Difficult housing is shrinking at a slower rate, new data shows
Renewed federal consumer assistance has reduced the chances that many current housing loans will become past due or later canceled, a TransUnion executive said.
A report released Tuesday by the Chicago credit bureau found the percentage of accounts in some form of withholding hardship housing was 2.87% on Dec.31, up from a peak of 2.87% on May 30. However, the pace of the decline has slowed.
Jason Laky, executive vice president and chief financial officer of TransUnion, said those accounts aren’t counted against defaults or write-offs, and lenders are hoping few people will join them later.
“Lenders and consumers alike expect this to be a temporary difficulty created by the impact of COVID. In the end, the consumer will be in a good position to make their payments again, ”he said.
The outlook for those outstanding loans has improved with federal relief in December that included direct payments of $ 600, and will improve further if another relief plan is passed by Congress, Laky said.
TransUnion’s latest monthly financial services industry snapshot included all homes registered at the end of the month and all accounts that were in homes before the COVID-19 pandemic. While the percentage of accounts in this status has declined, declines have slowed in recent months.
A TransUnion survey of consumers with loaner homes found:
- 25% of consumers want to resume their regular payments and work with the lender to extend the term of the loan;
- 19% of consumers want to extend hosting; and
- 17% of consumers would like to create a repayment plan to catch up while making larger payments.
The greatest percentage of hardship accounts is found among mortgages. It went from 0.48% on March 31 to a peak of 7.48% on May 30. The percentage gradually decreased and stood at 5.36% on December 31.
“Imagine sitting in mid-March facing the pandemic. Your employer has temporarily closed or reduced their hours, ”Laky said.
“It makes perfect sense that you are looking for accommodation on your highest monthly payment – even if you don’t need it, or you may not know whether you need it next month or not.” , did he declare.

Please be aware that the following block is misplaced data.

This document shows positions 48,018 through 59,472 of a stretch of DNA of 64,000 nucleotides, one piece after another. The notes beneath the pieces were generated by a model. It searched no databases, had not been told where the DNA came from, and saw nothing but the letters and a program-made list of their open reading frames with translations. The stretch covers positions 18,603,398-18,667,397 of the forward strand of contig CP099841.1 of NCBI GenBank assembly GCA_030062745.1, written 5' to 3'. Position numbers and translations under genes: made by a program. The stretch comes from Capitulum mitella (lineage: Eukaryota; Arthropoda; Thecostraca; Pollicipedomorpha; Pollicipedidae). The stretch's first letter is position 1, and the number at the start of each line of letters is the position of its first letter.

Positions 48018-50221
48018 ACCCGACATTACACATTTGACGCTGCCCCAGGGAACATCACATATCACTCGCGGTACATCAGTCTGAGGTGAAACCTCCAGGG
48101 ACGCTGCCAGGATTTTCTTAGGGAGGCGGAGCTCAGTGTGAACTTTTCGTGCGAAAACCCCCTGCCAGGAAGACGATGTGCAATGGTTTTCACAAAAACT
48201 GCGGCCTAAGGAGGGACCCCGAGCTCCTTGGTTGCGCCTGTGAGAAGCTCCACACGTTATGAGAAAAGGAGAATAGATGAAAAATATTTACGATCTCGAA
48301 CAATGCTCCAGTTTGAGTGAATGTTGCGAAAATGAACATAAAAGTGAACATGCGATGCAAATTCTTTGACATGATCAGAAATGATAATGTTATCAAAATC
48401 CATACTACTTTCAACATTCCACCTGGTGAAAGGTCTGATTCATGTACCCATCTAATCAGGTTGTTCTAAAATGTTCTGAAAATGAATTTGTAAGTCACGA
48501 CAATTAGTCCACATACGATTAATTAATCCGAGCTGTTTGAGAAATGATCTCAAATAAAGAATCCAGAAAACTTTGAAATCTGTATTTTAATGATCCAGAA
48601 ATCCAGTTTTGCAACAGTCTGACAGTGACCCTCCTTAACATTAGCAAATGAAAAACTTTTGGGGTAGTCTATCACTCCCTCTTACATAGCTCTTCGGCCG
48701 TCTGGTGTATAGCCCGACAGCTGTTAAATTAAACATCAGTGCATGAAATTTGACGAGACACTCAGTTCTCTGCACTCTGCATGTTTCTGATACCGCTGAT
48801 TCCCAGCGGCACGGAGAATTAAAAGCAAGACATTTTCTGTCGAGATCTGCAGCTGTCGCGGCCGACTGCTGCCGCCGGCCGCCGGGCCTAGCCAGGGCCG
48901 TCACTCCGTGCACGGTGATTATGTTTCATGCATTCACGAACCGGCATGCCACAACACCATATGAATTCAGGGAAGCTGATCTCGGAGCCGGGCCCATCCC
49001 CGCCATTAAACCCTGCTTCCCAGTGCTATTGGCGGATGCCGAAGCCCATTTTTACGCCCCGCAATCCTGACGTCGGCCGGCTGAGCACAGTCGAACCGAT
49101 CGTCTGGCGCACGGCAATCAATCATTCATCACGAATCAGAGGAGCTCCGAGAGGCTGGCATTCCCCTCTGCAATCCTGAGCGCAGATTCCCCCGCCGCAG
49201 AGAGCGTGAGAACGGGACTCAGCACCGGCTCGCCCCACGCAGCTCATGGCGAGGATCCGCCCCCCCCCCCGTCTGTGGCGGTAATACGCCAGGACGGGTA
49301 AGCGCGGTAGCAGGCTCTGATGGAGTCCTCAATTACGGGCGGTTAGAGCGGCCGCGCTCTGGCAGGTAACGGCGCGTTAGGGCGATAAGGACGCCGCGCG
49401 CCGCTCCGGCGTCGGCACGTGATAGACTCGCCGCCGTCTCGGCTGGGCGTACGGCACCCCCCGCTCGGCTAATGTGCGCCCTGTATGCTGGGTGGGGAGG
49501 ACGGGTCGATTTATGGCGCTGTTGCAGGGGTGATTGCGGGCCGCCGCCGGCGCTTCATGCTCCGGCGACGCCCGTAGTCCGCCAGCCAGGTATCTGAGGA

The Mortgage Bankers Association Forbearance and call volume survey showed 2.7 million homeowners were on forbearance plans, or 5.37% of mortgages, as of Jan. 10, up from 5.46% of 5.46% of agent portfolio volume a week earlier .
MBA chief economist Mike Fratantoni said the abstention exit rate rose in early January, but remains well below the October and early November exit rates.
“Labor market data continues to point to weakness, meaning that many homeowners who remain unemployed will need continued relief in the form of forbearance,” Fratantoni said. “While new forbearance requests remain relatively low, the availability of relief remains a necessary support for many homeowners. “
Many of these accounts that TransUnion counts as difficult are held by consumers who pay some, most or all of their obligations. Others still need the help, which for many will start to run out in March or April.
To help lenders get a better idea of who borrowers are using housing and need help, TransUnion has started selling an add-on service called CreditVision Acute Relief Suite. It shows what accommodations borrowers use in other financial institutions, their balances and payment behavior.
“There are still hundreds of thousands of consumers in some form of financial hardship, and the more lenders can do to understand their clients’ financial situation, the better they can help them and build reliable and lasting relationships,” said Laky.